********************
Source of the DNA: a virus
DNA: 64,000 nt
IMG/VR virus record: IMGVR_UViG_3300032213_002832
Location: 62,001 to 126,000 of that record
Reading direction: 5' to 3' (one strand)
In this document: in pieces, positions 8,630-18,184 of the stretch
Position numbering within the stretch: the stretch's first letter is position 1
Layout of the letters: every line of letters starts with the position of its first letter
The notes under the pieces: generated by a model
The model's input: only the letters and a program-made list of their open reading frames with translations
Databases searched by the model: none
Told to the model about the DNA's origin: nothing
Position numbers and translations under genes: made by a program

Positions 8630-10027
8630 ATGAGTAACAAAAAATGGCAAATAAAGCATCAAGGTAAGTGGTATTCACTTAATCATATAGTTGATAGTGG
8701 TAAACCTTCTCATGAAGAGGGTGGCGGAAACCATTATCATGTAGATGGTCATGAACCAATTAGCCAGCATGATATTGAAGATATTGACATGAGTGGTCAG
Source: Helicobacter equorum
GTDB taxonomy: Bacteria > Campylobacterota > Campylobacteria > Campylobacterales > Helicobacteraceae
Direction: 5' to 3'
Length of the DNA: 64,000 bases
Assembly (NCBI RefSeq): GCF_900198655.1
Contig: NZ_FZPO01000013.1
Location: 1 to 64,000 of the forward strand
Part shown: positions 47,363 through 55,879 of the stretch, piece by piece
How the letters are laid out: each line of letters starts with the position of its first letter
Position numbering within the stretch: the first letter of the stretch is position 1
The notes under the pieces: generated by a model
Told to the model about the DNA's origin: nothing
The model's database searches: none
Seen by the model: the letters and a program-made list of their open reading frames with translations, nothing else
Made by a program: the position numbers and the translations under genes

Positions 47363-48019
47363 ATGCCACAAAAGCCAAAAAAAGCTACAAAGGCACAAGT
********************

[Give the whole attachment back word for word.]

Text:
Source of the DNA: a virus
DNA: 64,000 nt
IMG/VR virus record: IMGVR_UViG_3300032213_002832
Location: 62,001 to 126,000 of that record
Reading direction: 5' to 3' (one strand)
In this document: in pieces, positions 8,630-18,184 of the stretch
Position numbering within the stretch: the stretch's first letter is position 1
Layout of the letters: every line of letters starts with the position of its first letter
The notes under the pieces: generated by a model
The model's input: only the letters and a program-made list of their open reading frames with translations
Databases searched by the model: none
Told to the model about the DNA's origin: nothing
Position numbers and translations under genes: made by a program

Positions 8630-10027
8630 ATGAGTAACAAAAAATGGCAAATAAAGCATCAAGGTAAGTGGTATTCACTTAATCATATAGTTGATAGTGG
8701 TAAACCTTCTCATGAAGAGGGTGGCGGAAACCATTATCATGTAGATGGTCATGAACCAATTAGCCAGCATGATATTGAAGATATTGACATGAGTGGTCAG
Source: Helicobacter equorum
GTDB taxonomy: Bacteria > Campylobacterota > Campylobacteria > Campylobacterales > Helicobacteraceae
Direction: 5' to 3'
Length of the DNA: 64,000 bases
Assembly (NCBI RefSeq): GCF_900198655.1
Contig: NZ_FZPO01000013.1
Location: 1 to 64,000 of the forward strand
Part shown: positions 47,363 through 55,879 of the stretch, piece by piece
How the letters are laid out: each line of letters starts with the position of its first letter
Position numbering within the stretch: the first letter of the stretch is position 1
The notes under the pieces: generated by a model
Told to the model about the DNA's origin: nothing
The model's database searches: none
Seen by the model: the letters and a program-made list of their open reading frames with translations, nothing else
Made by a program: the position numbers and the translations under genes

Positions 47363-48019
47363 ATGCCACAAAAGCCAAAAAAAGCTACAAAGGCACAAGT